Student Loan Forgiveness for Teachers: Things You Should Know

As an educator struggling with debt, student loan forgiveness for teachers may sound like a great idea. But not everyone will qualify for this debt-relief program. However, If you’re struggling with student loan debt as a teacher, this post is for you.

Student Loan Forgiveness for Teachers

Student Loan Forgiveness for Teachers Review

You have several options to get teacher loan forgiveness, even though only one program has a name specifically referring to teachers.

Having your student loan debt wiped out seems like a good thing. However, the government did not create all of these programs equally.

Each forgiveness program has different qualifications and guidelines.

The right program for you depends largely on your total amount of debt, current and future employment, and future life goals.

Certain tax implications could even affect whether a forgiveness option is right for you. Is teacher loan forgiveness even the best option to handle your student loan debt?

Loan Forgiveness Programs for Teachers

Here are the best Loan forgiveness programs that teachers should take advantage of.

1. Public Service Loan Forgiveness (PSLF)

The Public Service Loan Forgiveness Program is designed to deliver student loan forgiveness for people working in public service careers, including teachers.

The minimum qualification conditions for this program include:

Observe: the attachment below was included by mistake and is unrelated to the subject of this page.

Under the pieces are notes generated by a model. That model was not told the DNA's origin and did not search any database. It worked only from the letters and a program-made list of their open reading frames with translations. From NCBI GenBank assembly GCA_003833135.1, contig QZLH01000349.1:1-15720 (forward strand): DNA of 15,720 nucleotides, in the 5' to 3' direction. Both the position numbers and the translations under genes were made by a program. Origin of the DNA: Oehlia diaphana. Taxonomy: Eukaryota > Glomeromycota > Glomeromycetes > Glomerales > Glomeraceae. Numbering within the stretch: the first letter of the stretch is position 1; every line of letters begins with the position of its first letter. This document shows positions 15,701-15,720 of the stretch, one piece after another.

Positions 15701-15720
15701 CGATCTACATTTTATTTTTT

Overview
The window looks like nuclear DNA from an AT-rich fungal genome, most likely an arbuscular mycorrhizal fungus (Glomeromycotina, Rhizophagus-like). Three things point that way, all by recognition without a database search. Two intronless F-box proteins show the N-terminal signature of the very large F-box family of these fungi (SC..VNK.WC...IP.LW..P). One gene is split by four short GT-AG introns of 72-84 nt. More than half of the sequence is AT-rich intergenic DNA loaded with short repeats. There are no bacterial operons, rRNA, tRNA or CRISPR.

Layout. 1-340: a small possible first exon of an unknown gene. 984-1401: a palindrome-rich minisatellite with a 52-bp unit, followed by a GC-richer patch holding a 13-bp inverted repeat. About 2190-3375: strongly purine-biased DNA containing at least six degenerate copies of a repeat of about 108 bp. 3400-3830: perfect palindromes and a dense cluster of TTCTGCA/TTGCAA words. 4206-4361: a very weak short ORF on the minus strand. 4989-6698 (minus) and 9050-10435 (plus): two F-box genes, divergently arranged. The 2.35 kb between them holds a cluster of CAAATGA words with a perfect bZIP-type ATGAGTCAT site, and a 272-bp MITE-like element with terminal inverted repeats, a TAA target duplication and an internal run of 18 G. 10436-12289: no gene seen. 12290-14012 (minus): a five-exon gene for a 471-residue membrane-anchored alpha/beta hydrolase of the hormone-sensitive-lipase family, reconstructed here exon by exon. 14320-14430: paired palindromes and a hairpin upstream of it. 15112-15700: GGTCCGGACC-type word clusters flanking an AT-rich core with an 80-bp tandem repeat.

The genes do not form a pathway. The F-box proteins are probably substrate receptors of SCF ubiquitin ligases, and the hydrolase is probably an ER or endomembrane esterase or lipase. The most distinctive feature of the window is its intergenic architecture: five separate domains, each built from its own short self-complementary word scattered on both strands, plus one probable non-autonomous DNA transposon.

• Working full-time for a government agency or specific nonprofits
  • Holding direct loans or a direct consolidation loan
  • Being enlisted in an income-driven repayment plan
  • Delivering 120 qualifying payments

Sounds simple enough, meanwhile, there are some caveats for teachers.

For one thing, this loan forgiveness program doesn’t extend to teachers functioning for private, for-profit schools. 

And for another, few borrowers have yet to fulfill the conditions for loan forgiveness since applications were open in 2017. 

To review your eligibility, search for your employer by its employer identification number, found on your W2.

2. Teacher Loan Forgiveness

The Teacher Loan Forgiveness Program is another program open to teachers who took out federal loans.

To be qualified for this program, an individual must:

  • Teach full-time for five consecutive and complete academic years at a school
  • Owe subsidized and unsubsidized direct loans Stafford loans
  • Be a highly qualified teacher holding a bachelor’s degree and full state certification